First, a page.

This study demonstrated an increasing trend in the incidence of RRD cases requiring surgery during the last decades in Korea. The incidence of RRD over a 5-year period in Korea has been previously reported  but it is difficult to grasp the trends due to the relatively short study duration. Therefore, this study was designed over a 12-year study period to estimate the trend of incident RRD cases requiring surgery.
The yearly standardized incidence rate of RRD cases requiring surgery was 9.78/100,000 person-years (95% CI, 9.70–9.86) in this study (Table 1). Our report showed a lower annual RRD incidence rate than those in previous nationwide studies, which were reported to vary from 8 to 16.4 [2,3,4,5,6,7,8,9,10] and which might be due to the slightly different definitions of RRD occurrences, data collection method, and regional and ethnic differences in each study.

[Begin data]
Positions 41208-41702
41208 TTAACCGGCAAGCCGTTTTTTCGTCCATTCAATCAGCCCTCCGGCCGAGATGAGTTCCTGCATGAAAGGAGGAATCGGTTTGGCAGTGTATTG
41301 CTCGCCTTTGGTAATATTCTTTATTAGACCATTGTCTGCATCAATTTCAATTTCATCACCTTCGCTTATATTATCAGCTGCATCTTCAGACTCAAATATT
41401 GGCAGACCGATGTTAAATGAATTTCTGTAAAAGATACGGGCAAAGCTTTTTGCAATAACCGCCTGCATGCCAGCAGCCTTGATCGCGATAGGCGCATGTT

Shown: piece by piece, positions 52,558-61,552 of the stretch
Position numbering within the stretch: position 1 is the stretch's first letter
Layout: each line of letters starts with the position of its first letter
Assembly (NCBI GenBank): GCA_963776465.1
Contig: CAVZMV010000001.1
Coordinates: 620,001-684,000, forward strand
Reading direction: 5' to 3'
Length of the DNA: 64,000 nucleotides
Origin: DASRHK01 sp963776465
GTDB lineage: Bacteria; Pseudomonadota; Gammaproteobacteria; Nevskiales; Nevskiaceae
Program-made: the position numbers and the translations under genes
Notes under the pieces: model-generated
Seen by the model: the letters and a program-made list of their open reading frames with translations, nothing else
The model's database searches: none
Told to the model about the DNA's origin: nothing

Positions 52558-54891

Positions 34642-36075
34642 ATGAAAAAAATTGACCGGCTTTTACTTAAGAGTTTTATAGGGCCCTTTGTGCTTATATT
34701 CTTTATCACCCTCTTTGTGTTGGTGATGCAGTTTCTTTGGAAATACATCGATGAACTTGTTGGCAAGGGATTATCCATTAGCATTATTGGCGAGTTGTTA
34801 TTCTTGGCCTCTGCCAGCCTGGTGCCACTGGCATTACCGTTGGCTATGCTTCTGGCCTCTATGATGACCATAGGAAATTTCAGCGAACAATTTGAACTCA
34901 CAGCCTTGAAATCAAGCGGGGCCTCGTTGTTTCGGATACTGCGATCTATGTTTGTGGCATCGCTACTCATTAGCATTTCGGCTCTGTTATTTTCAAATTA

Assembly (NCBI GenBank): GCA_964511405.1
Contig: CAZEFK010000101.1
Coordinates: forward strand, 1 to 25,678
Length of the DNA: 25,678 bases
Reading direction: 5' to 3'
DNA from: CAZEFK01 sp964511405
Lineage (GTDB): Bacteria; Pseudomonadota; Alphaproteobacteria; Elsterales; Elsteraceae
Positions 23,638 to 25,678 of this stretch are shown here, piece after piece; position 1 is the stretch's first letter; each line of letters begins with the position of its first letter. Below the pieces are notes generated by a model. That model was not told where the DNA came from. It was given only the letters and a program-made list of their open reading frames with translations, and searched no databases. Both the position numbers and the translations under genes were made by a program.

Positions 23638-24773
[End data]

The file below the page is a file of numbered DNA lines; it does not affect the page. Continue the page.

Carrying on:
The male preference observed in the RRD incidence, a male to female ratio of 1.20 in this study (Fig. 1B), coincides with that in the other studies [6, 19]. The prevalence of trauma and symptomatic posterior vitreous detachment (PVD) complicated by a retinal tear, which is more common in male patients, may have an influence on the higher RRD risk in male patients . The present study showed a bimodal distribution of the average RRD incidences with age over the 12-year study period; the highest peak being in the seventh decade of life and the second highest peak in the third decade (Fig. 1A). In each year from 2004 to 2015, the RRD incidence also demonstrated relatively constant highest and second highest peak age groups (Table 2). This result is consistent with our previous 5-year report in Korea and reports from other Asian countries on the incidence of RRD [6, 9, 10]. In the majority of studies, RRD incidence increases with age and shows the highest peak age of 50 to 79 years in both Caucasians and Asians [11, 19, 20]. PVD usually develops at 60 years of age and can play a critical role in the development of RRD. The volume of cataract extraction performed may partially affect the high RRD incidence rates in old age ; however, the second highest peak was clearly observed in Asians compared to Caucasians . Myopia was more frequent and more severe in Asians than in Caucasians, and the myopia-induced PVD in the relatively young age groups may be associated with the second highest peak incidence of RRD [21, 22].